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Drew Drechsel talks about who really won American Ninja Warrior this season

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The Real Life Ninja discusses how this season ended for him and how he’ll be coming back stronger than ever.

Ryan Tuttle/NBC

Drew Drechsel was on an emotional rollercoaster during season eight of American Ninja Warrior.

His Qualifying and City Finals runs in Atlanta were perfect. That left him with the pressure of the National Finals. He breezed through Stage One, and then gave us all a heart attack by completing Stage Two with only one second left.

Drew took on Stage Three, and while he did fall from the Hang Climb, he went farther than any other Ninja in the season. That’s something to be proud of. Very proud of.

But the show revealed that it wasn’t all cheers and love for Drew. As the realization that his season was over sank in, Drew cried while trying to describe his feelings. He told Kristine Leahy that he felt he had let his friends, family, and fans down.

This is the most recent example of how passionate Drew Drechsel is about American Ninja Warrior, and the sport of obstacle courses in general. He’s competed multiple times in American Ninja Warrior, and also in Sasuke, the Japanese show that inspired the phenomenon.

In both countries, he has made a reputation for himself as a leader. Not in his strength on the course, but in his desire to rally the Ninja community together.

When Drew isn’t on the course, you can find him building that community in Hamden, Connecticut. Tucked back behind a gymnastics studio, in a small town in New England, you’ll find New Era Ninjas.

Here, Drew has his own space to hone his skills and bring up the next generation of Ninjas. He specializes in working with kids. This is not your typical birthday party location. This is a serious gym that frequently hosts competitions and is one of the premier training grounds in the northeast for American Ninja Warriors.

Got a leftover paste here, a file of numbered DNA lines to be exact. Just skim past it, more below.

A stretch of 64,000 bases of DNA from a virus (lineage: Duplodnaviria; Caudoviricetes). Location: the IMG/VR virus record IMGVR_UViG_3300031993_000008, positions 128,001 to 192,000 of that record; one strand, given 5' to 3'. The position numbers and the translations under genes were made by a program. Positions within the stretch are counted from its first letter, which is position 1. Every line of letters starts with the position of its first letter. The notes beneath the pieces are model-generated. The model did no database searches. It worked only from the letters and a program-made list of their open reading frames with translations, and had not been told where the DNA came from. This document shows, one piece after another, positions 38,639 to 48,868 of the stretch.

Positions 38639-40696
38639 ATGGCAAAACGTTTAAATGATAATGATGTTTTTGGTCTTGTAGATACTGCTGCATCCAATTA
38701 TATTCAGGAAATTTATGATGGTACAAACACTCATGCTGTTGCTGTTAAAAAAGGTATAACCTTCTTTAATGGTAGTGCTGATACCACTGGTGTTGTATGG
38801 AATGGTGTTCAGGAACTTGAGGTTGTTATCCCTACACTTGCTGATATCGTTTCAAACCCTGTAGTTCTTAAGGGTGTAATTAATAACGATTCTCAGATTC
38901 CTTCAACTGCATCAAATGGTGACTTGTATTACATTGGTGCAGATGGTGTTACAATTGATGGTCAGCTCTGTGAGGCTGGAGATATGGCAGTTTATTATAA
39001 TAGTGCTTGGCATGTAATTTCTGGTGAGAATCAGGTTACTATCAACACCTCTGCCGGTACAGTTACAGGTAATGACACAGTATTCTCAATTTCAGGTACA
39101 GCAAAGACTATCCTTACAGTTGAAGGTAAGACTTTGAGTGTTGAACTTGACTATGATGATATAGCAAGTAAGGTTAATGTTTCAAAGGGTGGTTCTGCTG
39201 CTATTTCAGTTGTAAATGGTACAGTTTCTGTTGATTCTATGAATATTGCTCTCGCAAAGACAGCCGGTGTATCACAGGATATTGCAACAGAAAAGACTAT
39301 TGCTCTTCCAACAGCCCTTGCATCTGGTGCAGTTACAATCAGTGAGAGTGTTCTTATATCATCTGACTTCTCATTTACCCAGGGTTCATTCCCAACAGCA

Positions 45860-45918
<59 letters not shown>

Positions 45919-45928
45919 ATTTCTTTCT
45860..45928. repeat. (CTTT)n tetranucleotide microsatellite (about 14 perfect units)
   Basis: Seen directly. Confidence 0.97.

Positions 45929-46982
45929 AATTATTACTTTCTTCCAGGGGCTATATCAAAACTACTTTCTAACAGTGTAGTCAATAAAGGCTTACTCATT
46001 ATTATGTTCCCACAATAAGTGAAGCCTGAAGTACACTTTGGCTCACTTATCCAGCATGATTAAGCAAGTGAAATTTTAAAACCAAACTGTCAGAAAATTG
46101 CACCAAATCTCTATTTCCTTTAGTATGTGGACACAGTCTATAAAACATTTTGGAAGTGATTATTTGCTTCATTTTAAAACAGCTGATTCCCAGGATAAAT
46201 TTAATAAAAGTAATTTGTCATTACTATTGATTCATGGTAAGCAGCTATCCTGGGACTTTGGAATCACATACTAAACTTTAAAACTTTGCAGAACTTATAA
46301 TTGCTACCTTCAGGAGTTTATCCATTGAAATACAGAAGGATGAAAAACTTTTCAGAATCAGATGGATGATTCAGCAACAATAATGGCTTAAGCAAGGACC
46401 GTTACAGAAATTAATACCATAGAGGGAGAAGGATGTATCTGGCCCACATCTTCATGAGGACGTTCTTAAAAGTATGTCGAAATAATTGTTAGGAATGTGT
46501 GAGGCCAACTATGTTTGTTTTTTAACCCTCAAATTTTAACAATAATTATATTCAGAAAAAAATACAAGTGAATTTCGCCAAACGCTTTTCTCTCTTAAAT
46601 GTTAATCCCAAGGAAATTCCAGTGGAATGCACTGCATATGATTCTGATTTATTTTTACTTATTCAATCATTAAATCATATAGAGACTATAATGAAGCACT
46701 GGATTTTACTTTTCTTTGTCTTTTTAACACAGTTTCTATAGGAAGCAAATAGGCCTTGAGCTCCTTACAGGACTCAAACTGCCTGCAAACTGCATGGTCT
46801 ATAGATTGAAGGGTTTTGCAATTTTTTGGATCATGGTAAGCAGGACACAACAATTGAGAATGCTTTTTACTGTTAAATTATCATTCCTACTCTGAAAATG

Shortly after the season finale of American Ninja Warrior season eight aired, we had the opportunity to visit Drew at New Era. When he wasn’t bouncing off obstacles or setting up for the classes due in later that day, we talked to Drew about his love of the sport and what really happened this season.

What’s your athletic background besides Ninja training?

All throughout high school I did several different sports. I did baseball, I did football. I did wrestling. I did volleyball.

I did volleyball for 4 years. It's probably my favorite sport. It's a lot more fun. The others are just super competitive in high school. As in volleyball is was like "Well, we don't care. We just want to have fun!"

So I really liked volleyball. It was a lot of fun. I attribute a lot my quick reflexes and ability to think fast because of volleyball.

But before all that, I played tee ball up until fast pitch for about seven years. And I also played disc golf for about 10 years.

What is disc golf?

It's like frisbee golf. With golf you hit a ball into a hole, with disk golf you throw a frisbee into a chain link basket. I actually have a chain link basket sitting on top of the bathroom over there with a couple disks in it.

Do you still keep up your skills?

I still practice my putting every now and then. I haven't actually been out to a course in a while. But I really enjoyed that. It's very calming and you have to think a lot. In golf, if you mess up, you have to put it behind you. Same thing in disk golf. If you make a mistake you can't carry it with you to the next thing.

That's another thing that's a part of Ninja Warrior. If you make a mistake or something slips you up, you need to get back on track.

So I'd have to say everything I've ever done has always led or helped me in one way, shape or form to prepare me for running the course.

When did you transition into Ninja training?

There's the parkour and free running background too, but I think most people already know that. I started parkour when I was 14 and then right up until 2011, 2012, it started getting to a point where I was really good. And this was before it blew up, so there wasn't very many competitions out there.

However I did a parkour TV show called Jump City Seattle on G4. That was 2011. I think I had one of the fastest times on almost every one of my heats. I was racing on the course.

So when it aired, G4, back when Ninja Warrior was on G4, they contacted me and said "Hey, would you like to come out and try American Ninja Warrior?" I thought I'd give it a shot.